$ npm-run-all --parallel lint build

This is similar to npm run lint & npm run build.

Note1: If a script exited with a non-zero code, the other scripts and those descendant processes are killed with SIGTERM (On Windows, with taskkill.exe /F /T). If --continue-on-error option is given, this behavior will be disabled.

Note2: & operator does not work on Windows' cmd.exe. But npm-run-all --parallel works fine there.

Run a mix of sequential and parallel scripts

$ npm-run-all clean lint --parallel watch:html watch:js
  1. First, this runs clean and lint sequentially / serially.
  2. Next, runs watch:html and watch:js in parallel.
$ npm-run-all a b --parallel c d --sequential e f --parallel g h i


$ npm-run-all a b --parallel c d --serial e f --parallel g h i
  1. First, runs a and b sequentially / serially.
  2. Second, runs c and d in parallel.
  3. Third, runs e and f sequentially / serially.
  4. Lastly, runs g, h, and i in parallel.

Glob-like pattern matching for script names

We can use glob-like patterns to specify npm-scripts. The difference is one -- the separator is : instead of /.

$ npm-run-all --parallel watch:*

In this case, runs sub scripts of watch. For example: watch:html, watch:js. But, doesn't run sub-sub scripts. For example: watch:js:index.

$ npm-run-all --parallel watch:**

If we use a globstar **, runs both sub scripts and sub-sub scripts.

npm-run-all reads the actual npm-script list from package.json in the current directory, then filters the scripts by glob-like patterns, then runs those.

Run with arguments

We can enclose a script name or a pattern in quotes to use arguments. The following 2 commands are similar.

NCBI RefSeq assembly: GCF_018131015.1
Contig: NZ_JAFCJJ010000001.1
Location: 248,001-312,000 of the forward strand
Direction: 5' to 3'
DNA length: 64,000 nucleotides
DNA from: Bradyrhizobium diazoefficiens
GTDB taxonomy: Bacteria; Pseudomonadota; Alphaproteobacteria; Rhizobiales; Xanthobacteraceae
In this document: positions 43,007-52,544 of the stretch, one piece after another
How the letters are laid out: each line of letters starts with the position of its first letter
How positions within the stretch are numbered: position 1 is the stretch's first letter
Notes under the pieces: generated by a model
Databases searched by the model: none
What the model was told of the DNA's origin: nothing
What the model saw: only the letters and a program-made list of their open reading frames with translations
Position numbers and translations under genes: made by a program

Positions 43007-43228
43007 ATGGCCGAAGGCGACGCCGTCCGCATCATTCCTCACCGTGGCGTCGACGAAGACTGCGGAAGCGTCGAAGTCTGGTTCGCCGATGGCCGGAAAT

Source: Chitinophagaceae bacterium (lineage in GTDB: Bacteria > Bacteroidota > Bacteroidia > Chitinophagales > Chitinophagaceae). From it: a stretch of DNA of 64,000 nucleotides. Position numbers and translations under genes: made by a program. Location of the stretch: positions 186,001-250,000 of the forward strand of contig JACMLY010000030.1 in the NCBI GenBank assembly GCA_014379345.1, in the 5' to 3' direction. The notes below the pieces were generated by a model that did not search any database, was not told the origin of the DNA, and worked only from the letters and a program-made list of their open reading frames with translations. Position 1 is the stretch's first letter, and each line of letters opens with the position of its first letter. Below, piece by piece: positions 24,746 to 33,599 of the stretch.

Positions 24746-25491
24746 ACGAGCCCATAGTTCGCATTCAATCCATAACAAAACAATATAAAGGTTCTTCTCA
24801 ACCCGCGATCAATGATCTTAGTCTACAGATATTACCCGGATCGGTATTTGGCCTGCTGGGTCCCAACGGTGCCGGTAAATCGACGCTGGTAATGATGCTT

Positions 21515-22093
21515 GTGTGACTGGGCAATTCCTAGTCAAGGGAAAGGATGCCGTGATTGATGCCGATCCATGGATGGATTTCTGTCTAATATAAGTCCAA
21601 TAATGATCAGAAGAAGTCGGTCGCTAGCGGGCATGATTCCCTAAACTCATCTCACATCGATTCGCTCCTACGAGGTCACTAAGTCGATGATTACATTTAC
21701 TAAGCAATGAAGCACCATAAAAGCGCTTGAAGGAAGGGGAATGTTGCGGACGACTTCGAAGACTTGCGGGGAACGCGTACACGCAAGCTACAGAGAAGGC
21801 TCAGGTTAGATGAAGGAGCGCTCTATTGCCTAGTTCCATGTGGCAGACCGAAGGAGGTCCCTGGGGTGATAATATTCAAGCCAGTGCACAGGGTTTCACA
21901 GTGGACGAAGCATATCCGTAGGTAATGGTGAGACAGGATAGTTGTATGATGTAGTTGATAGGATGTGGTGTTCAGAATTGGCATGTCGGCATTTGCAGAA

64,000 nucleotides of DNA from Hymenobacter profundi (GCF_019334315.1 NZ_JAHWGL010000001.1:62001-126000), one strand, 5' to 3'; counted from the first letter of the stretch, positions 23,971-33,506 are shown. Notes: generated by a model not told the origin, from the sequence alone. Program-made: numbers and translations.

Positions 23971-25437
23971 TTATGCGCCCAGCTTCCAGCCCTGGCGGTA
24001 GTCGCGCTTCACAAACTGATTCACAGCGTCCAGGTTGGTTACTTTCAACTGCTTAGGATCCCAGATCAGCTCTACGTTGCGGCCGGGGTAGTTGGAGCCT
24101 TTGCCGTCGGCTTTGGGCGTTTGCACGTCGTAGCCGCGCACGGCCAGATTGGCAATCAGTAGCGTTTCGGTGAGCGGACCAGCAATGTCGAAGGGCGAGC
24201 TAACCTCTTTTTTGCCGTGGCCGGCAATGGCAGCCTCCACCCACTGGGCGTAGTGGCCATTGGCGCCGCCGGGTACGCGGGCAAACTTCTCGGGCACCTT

$ npm-run-all --parallel "build:* -- --watch"
$ npm run build:aaa -- --watch & npm run build:bbb -- --watch

When we use a pattern, arguments are forwarded to every matched script.

Argument placeholders

We can use placeholders to give the arguments preceded by -- to scripts.

$ npm-run-all build "start-server -- --port {1}" -- 8080

This is useful to pass through arguments from npm run command.

    "scripts": {
        "start": "npm-run-all build \"start-server -- --port {1}\" --"
$ npm run start 8080

> example@0.0.0 start /path/to/package.json
> npm-run-all build "start-server -- --port {1}" -- "8080"

There are the following placeholders:

  • {1}, {2}, ... -- An argument. {1} is the 1st argument. {2} is the 2nd.
  • {@} -- All arguments.
  • {*} -- All arguments as combined.

Those are similar to Shell Parameters. But please note arguments are enclosed by double quotes automatically (similar to npm).

Known Limitations

  • If --print-label option is given, some tools in scripts might stop coloring their output. Because some coloring library (e.g. chalk) will stop coloring if process.stdout is not a TTY. npm-run-all changes the process.stdout of child processes to a pipe in order to add labels to the head of each line if --print-label option is given.
    For example, eslint stops coloring under npm-run-all --print-label. But eslint has --color option to force coloring, we can use it. For anything chalk based you can set the environment variable FORCE_COLOR=1 to produce colored output anyway.